Helen Carr

Ordinary women make just as thrilling history as great men

In 1348, the year the Black Death reached England and devastated the country, Matilda, the wife of Robert Comberworth, attacked someone called Magota and drew blood. She was fined 3d. Agnes, the wife of William Walker, attacked William de Pudsey and was fined four times the amount. Amica, an official watch-woman tasked with guarding a

From persecuted to persecutors: the story of early Christianity

Dante travels through the circles of Hell, guided by Virgil. At the summit of the mountain of Purgatory, Virgil abandons him, leaving him with Beatrice, the woman Dante loved. With Beatrice’s smile, Dante is transported to Paradise, experiencing astral bliss as he soars through the cosmos. But Beatrice must leave him at the approach to

The intricate stories timepieces tell

Humans live rigidly by the ticking hand of the clock, but few notice the passing of time with such precision as a horologist. Horology is the science of measuring time, and Rebecca Struthers is the first watchmaker in British history to earn a doctorate in antiquarian horology. After the Black Death, a wave of memento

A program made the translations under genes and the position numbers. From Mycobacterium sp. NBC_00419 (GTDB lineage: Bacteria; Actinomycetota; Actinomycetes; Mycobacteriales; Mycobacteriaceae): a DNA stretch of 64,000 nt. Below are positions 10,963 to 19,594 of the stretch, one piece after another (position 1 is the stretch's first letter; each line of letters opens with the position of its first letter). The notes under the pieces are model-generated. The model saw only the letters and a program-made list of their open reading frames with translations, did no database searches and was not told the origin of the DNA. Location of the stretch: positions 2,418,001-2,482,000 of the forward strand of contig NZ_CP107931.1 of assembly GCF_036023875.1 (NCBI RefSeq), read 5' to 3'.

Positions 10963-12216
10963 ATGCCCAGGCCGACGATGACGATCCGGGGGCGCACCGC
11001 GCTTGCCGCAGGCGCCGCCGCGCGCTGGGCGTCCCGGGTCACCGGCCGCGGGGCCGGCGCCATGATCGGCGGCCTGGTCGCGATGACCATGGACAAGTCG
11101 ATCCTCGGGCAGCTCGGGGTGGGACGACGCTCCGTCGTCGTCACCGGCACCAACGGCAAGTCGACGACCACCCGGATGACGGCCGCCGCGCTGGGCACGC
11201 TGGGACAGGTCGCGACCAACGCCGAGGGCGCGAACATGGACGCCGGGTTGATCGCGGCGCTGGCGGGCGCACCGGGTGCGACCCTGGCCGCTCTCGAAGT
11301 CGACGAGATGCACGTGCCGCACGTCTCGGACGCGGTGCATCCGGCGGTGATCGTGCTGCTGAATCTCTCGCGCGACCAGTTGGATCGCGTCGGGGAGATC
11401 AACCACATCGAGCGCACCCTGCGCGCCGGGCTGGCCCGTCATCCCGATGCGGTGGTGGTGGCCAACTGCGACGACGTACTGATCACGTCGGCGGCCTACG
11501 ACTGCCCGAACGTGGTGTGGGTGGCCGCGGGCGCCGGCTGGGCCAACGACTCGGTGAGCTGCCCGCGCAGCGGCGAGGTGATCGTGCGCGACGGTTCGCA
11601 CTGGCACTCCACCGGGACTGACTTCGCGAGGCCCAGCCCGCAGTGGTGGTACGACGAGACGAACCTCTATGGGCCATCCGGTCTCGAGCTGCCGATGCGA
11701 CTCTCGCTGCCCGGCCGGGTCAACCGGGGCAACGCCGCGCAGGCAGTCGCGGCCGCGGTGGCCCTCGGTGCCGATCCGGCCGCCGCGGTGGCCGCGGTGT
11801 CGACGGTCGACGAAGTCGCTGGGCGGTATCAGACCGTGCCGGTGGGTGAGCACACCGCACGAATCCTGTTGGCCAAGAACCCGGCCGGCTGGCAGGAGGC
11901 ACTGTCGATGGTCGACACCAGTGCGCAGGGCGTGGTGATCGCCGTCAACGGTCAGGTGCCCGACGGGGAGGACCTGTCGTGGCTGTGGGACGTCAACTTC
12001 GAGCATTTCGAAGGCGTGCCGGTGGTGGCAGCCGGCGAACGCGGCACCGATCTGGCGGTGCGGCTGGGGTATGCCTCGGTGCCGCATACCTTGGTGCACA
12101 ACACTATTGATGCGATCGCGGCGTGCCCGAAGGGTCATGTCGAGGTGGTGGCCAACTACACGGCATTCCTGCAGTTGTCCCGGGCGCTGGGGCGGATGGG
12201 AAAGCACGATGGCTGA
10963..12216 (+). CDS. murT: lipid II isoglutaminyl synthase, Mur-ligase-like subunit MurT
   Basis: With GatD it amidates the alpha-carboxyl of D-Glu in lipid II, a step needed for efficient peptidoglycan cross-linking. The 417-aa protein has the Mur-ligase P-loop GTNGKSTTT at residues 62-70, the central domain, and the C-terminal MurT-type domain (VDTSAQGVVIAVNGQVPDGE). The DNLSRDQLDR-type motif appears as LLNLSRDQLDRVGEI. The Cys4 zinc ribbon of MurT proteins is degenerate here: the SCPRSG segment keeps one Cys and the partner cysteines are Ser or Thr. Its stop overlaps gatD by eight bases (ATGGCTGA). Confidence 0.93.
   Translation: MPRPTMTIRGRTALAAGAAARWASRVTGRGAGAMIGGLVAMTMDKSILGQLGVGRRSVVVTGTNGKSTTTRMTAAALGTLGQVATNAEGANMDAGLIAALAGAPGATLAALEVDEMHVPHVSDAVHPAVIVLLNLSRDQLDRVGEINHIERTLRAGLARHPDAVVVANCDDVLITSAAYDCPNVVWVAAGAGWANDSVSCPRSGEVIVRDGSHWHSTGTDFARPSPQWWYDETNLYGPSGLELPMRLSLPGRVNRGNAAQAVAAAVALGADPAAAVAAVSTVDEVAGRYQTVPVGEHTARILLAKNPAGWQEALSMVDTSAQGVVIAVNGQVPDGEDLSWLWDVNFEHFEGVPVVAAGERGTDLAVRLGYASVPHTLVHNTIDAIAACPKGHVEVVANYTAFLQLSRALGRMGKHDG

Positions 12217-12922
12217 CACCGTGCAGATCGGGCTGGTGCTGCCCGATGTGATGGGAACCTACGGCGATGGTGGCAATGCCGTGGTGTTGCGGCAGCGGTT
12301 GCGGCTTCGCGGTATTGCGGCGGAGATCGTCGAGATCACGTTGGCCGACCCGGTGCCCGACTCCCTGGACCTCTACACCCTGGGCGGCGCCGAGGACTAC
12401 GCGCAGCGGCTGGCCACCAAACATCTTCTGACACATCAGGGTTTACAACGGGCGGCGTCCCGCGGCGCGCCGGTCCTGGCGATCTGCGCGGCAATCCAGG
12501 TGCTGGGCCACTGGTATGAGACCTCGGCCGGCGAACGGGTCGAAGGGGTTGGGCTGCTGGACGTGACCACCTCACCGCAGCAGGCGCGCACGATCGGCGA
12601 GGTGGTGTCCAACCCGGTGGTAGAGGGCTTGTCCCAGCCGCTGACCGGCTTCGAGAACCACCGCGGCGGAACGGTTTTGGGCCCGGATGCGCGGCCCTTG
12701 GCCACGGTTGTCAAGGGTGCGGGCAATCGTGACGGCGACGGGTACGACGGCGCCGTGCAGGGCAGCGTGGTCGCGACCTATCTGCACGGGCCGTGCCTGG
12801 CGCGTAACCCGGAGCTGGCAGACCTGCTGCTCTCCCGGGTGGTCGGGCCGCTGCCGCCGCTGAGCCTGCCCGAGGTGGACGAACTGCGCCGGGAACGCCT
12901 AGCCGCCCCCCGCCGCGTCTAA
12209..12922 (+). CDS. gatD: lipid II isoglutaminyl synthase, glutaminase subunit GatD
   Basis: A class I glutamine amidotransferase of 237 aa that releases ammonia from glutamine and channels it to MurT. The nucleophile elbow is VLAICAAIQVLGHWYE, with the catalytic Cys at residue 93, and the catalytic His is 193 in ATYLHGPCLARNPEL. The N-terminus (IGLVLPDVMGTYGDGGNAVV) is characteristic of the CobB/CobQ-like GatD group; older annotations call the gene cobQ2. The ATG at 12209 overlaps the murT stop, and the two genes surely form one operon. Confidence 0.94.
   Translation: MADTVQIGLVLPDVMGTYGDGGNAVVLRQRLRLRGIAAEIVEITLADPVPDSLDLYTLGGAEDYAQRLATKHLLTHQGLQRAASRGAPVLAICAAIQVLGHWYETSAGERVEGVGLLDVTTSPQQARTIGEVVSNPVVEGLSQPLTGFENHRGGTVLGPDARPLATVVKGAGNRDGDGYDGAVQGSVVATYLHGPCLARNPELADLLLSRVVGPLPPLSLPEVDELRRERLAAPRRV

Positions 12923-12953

Snapshots of the Middle Ages in the Canterbury pilgrims

What does the term ‘medieval’ mean to you? Most of us have some idea of the Dark Ages, the centuries roughly spanning the departure of the Romans and the early, or indeed late, Middle Ages (which Ian Mortimer extends to the Renaissance). For those brought up on school history, or who revere the nous of